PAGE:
Several years ago this strange copper-alloy artefact was unearthed, looking to be complete or perhaps an integral detachable component to something larger.

Several years ago this strange copper-alloy artefact was unearthed, looking to be complete or perhaps an integral detachable component to something larger.

To make matters worse it was found on a site that yields artefacts and coins from the Iron Age to Medieval times.

Patination is similar to several fibulas and medieval lamp hangers found nearby but that of course is soil PH dictated. Talking of medieval lamp hangers it was suggested this may well be an unusual four-armed variant.

Almost looks a tad ‘piratey’ just missing the skull to the crossbones. Has anyone else found something similar? Or even better can knock this pondering on the head with a positive ID.

During the Roman Empire Christianity was persecuted until the early 4th century AD, with the Great Persecution lasting between 303 and 311 AD. With the Edict of Milan in 313 AD, emperors Constantine and Licinius granted liberty of cult for all religions, including Christianity. However, it was only in 380 AD, with emperor Theodosius, that Christianity became the only official religion of the Empire. Crosses of this type would have been worn in everyday life but also buried with the deceased to seek salvation in the afterlife.

Byzantine jewellery was a continuation of Roman traditions. As in many other cultures throughout history, Byzantine jewellery acted not only as an embellishment, but most importantly as a direct display of someone’s wealth and social status. Interestingly, it also acted as a diplomatic tool. Christian religion was very much at the heart of Byzantine culture, politically, socially and artistically. It was an empire run as a theocracy, ruled by God working through the Emperor, and political ideals were largely informed by Christian values.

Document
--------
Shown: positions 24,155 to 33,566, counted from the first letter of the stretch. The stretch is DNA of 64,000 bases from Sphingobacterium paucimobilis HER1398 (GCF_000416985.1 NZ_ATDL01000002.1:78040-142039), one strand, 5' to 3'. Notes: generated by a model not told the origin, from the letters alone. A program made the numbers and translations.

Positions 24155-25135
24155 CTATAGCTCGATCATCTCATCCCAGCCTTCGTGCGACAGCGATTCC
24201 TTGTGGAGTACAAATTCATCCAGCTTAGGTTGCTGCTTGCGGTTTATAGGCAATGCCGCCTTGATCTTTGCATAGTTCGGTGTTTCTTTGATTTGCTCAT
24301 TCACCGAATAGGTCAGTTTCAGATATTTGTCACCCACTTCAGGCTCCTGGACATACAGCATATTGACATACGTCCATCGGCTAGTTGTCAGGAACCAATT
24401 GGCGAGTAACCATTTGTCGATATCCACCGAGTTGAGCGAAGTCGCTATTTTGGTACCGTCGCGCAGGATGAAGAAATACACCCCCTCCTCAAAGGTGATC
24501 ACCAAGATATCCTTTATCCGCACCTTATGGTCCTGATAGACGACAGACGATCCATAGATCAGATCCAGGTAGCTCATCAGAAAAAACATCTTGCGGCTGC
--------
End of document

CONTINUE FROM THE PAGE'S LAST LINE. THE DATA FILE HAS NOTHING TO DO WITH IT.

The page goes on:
This permeated visual culture as well, not only in terms of art that was explicitly religious in its purpose. With Christian religion becoming the primary religion across the Byzantine Empire, Christian iconography became an extremely popular decorative motif displayed on many smaller decorative items and wares. Crosses as a symbol of the crucifixion and the promise of salvation and everlasting life were the first Christian imaginary to appear on earrings, rings and necklaces, while depiction of saints, angels and the Virgin appeared around the 6th century AD.